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The Turkish currency Lira has recently recorded a drastic fall in value against the US dollar, which was quickly comparable to Bitcoin. In the face of an economic crisis and a trade conflict with the US, the lira collapsed by 20 percent last week, a larger decline than Bitcoin. The Turks looked around for alternative payment methods while waiting for the lira to stabilise and cryptos were the leading option.

Turkish population prefers cryptos

Turkey’s relations with the USA have been strained for some time and the situation has not improved much in recent days. On 10th August President Trump announced that he had doubled tariffs on steel and aluminium from Turkey and that the lira had fallen further against the US dollar. The announcement only accelerated the downward spiral of the lira. Since the beginning of the year, the lira has fallen by over 45 percent.

As with other countries where FIAT currencies have led to uncertainty, Turks are turning to crypto currencies, mainly Bitcoin. According to Forbes, the country’s crypto exchanges have seen an increase in customers in recent days, as well as an increase in volume. Turkey’s largest crypto exchange is Koinim, which has seen a 63 percent increase since Trump made the announcement. Paribu and BTCTurk, the other two major exchanges in the country, also reported 100 percent and 35 percent increases respectively.

Turkey is joining Iraq to stabilise with cryptos, but with a marked difference. While the peer-to-peer trading led by LocalBitcoins has seen an upswing in Iraq, the centralised exchanges in Turkey have benefited. This is because the Turkish financial system continues to support crypto-trading and give them access to basic financial services. And since the trade and diplomatic dispute between the US and Turkey cannot be resolved so quickly, the stock exchanges could see even higher trading volumes in the coming months.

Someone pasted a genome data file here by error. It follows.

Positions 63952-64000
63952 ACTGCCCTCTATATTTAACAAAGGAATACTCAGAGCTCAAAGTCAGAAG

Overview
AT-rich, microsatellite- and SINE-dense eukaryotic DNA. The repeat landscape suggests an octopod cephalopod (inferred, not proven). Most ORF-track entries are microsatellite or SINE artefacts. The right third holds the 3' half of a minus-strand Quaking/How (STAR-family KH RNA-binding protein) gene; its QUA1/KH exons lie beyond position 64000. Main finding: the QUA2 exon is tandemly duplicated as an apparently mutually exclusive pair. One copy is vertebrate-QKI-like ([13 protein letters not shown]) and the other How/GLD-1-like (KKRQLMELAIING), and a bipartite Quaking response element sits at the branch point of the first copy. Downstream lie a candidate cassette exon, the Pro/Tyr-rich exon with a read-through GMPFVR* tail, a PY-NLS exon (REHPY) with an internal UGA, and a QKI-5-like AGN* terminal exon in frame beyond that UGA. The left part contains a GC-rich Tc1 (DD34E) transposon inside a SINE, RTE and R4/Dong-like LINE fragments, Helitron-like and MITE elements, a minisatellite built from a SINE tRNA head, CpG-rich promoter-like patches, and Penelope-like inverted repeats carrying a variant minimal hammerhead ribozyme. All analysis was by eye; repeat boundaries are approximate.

Recently, Turkish President Recep Erdogan encouraged Turks to convert every euro or dollar they had into lira to help transform the currency. He described the ongoing crisis as “a war of independence and the future” and expressed confidence that Turkey would win the diplomatic dispute with the US. In the meantime, however, Bitcoin and other cryptos are gaining more and more users who are not so convinced by the lira, nor do they believe it will get off the ground.

Turkey was a country with particularly controversial positions, not only on crypto currencies but also on other payment technologies. In 2016, the country hit the headlines after forcing PayPal to stop doing business because it did not comply with the regulations. The state’s banking regulator denied the California-based payment service provider its operating license and it came as no surprise that cryptos were the winners. As soon as PayPal had discontinued the service, crypto exchanges saw an increase as individuals and businesses searched for an alternative payment process.

Should Lira not recover soon, cryptos could prove to be a better form of money than the country’s FIAT currency.